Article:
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Château de Brézé has a long and storied history, first being mentioned in texts in 1068, lauded by King René of Anjou in the 15th century and served at all the royal courts. In 1957, when the AOC of Saumur Champigny was established, the owner of Château de Brézé refused to be part of the appellation, saying that his estate's vineyards were the best and deserved an appellation all their own. And he was probably right. Unfortunately, the wines from those exceptional vineyards were terrible. Lucky for us, the winery sold in 2009 to Le Comte de Colbert, who recruited Arnaud Lambert from nearby Domaine de Saint Just to make the wine. He changed the vineyards over to organic farming and began producing truly stellar wines worthy of their source. The 2012 Château de Brézé Clos David is all estate-grown Chenin Blanc raised in stainless steel to preserve freshness. It has the slightly-oxidized note of a great White Burgundy and a lovely richness that allows it to pair with a variety of foods.

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Kay, my wife, cooked a wonderful dinner  over the weekend for famed Bordeaux negociant and wine collector Pierre Lawton and his friend Kristel, Bordeaux National Sales Director for Southern Wine & Spirits Mark Levin and his wife Cecile Levin, and Mike Temple and his daughter, Anna. Mike has run Grape Expectations for last 35 years and was the one who introduced me to Bordeaux negociants back in 1985.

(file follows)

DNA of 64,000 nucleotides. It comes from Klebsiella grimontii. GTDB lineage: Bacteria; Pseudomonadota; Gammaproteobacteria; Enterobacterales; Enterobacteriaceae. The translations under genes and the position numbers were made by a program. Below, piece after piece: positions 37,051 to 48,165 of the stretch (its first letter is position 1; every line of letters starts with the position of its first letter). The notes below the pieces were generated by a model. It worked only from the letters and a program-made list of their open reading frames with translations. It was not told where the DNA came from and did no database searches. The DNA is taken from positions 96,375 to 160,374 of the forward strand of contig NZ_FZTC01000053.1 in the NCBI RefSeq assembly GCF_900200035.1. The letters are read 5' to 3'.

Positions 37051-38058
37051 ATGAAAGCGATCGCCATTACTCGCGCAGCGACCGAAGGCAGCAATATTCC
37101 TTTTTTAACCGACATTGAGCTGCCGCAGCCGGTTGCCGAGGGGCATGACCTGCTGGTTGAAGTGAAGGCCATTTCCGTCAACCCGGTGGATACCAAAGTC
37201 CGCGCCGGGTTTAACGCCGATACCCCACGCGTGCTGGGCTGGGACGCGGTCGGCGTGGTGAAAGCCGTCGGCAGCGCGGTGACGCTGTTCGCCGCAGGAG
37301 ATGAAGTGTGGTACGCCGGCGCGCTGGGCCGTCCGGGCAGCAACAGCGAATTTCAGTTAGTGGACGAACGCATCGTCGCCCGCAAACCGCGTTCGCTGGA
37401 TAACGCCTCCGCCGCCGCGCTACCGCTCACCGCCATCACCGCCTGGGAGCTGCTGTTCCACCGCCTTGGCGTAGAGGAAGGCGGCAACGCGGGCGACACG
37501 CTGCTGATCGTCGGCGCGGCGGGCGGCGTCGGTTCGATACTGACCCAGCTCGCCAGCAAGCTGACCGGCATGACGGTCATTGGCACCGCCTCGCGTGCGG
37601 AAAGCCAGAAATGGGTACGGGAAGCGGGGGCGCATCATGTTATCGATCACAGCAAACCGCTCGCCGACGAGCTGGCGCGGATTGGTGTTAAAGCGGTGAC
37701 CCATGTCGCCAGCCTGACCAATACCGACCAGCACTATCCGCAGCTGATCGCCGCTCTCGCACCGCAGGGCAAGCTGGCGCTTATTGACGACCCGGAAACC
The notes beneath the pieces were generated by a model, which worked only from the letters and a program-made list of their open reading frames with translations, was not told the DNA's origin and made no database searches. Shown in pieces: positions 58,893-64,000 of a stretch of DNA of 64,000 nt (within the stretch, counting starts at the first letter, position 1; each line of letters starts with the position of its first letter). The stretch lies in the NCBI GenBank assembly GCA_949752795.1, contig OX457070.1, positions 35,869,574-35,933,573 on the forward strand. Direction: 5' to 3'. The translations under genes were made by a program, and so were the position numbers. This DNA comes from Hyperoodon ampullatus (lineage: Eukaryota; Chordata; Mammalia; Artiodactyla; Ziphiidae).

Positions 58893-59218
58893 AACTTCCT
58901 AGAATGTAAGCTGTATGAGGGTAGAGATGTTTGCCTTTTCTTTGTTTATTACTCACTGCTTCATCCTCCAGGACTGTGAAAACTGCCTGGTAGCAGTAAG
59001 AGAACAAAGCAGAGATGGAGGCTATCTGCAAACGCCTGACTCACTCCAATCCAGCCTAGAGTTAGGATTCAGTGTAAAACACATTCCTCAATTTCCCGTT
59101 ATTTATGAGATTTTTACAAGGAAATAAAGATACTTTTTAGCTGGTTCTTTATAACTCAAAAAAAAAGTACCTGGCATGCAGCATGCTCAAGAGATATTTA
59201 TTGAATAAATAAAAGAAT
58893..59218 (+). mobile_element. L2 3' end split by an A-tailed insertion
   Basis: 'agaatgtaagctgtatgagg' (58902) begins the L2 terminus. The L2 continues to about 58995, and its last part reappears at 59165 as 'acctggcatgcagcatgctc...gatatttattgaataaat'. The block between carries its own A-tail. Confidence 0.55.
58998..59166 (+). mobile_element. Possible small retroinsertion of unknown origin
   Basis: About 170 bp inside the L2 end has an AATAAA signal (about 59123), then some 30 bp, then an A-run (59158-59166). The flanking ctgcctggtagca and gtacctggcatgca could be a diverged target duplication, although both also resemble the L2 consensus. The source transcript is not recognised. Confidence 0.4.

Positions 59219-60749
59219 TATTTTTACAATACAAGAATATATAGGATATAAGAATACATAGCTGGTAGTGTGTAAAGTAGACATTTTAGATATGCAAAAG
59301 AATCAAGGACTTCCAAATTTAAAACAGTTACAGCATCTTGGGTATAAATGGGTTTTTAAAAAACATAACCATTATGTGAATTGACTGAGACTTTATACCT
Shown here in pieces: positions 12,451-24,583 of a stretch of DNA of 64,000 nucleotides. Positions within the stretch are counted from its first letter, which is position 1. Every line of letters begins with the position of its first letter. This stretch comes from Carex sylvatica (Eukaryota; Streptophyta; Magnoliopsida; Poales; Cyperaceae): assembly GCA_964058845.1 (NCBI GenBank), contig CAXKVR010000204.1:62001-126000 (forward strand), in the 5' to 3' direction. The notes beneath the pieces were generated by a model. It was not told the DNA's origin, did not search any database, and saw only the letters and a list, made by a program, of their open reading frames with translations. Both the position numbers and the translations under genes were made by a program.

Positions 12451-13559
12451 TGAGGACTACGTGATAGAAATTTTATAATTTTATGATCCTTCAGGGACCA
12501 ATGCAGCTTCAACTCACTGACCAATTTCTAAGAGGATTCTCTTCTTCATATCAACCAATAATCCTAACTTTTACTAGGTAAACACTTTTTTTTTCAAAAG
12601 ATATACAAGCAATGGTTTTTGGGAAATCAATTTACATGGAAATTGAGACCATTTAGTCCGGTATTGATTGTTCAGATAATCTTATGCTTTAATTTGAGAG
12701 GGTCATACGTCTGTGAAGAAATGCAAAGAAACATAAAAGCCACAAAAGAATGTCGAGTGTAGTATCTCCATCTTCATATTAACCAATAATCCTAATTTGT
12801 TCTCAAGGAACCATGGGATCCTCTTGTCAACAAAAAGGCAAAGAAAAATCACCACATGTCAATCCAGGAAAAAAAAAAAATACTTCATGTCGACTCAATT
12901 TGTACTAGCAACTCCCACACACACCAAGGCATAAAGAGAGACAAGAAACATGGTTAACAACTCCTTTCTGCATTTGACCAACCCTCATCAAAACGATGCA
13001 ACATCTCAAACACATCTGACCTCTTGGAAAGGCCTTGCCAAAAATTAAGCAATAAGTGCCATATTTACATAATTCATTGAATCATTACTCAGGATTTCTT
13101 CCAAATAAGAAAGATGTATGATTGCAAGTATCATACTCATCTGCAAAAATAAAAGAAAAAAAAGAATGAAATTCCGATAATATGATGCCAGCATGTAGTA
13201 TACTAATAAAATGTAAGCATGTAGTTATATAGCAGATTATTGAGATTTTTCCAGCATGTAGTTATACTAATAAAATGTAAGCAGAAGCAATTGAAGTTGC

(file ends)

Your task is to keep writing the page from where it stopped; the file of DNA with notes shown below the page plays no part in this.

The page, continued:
We started the evening with a delicious magnum of Krug Champagne - toasty, rich and much more interesting than the 750ml - served with Kay’s famous Pesto Torte.

With Kay’s Butternut Squash Soup, we enjoyed a magnum of Didier Daguenau’s 2004 Pouilly Fume-Pur Sang. It showed great richness, and was a sharp, focused wine with citric and guava notes - a good match for the rich winter soup.

We then tasted two wines blind with a Duck Confit salad.  Pierre said the two Bordeaux wines (I always serve Bordeaux) were both from excellent vintages and guessed 1985 because of the sweetness.  The wines were the 1997 Haut-Bailly and the 1997 Pichon-Lalande. Both were absolutely fabulous with the Haut-Bailly showing mineral notes and elegance while the Pichon was a bit heavier and richer.  SO GOOD with the duck confit. 

At a break between courses, Mark poured a 2002 Echezeau, Jean Tardy that was just starting to evolve.

 With the barbecued steak I served a magnum of 1966 Chateau Siran. It started a bit funky and sharp, but evolved into a sweet, somewhat rustic, deilicious mature Bordeax - superb.

After dinner, Kay served some chevre, Comte and Camembert accompanied by two more wines tasted blind.  Pierre said of the first: imust be a fabulous year-  the wine is heavenly sweet and lush.  He guessed Pauillac from 1982. It was Pauillac from 1983, actually, Pichon-Lalande at that, and an almost-perfect wine.

May Eliane (the estate's former owner) and I always preferred the 1983 Pichon to the 1982, but the 1982 is otherworldly these days. The 1983 is only 99 points.

The second wine served was a knockout - a powerful, broody, rich, thick Bordeaux.  Pierre said surely 1982 and from North Medoc. He was close; it was 1982 Leoville-Las Cases, a wine that will go another 20 years.

A little cheesecake and berries were the perfect finish to the meal, especially with 1995 JJ Prum Wehlener Sonnenuhr Long Gold Capsule Auslese.  7.5% alcohol and packed with fruit and spice, with a finish that went on for a minute.

Now, next week is diet week.

Clyde Beffa


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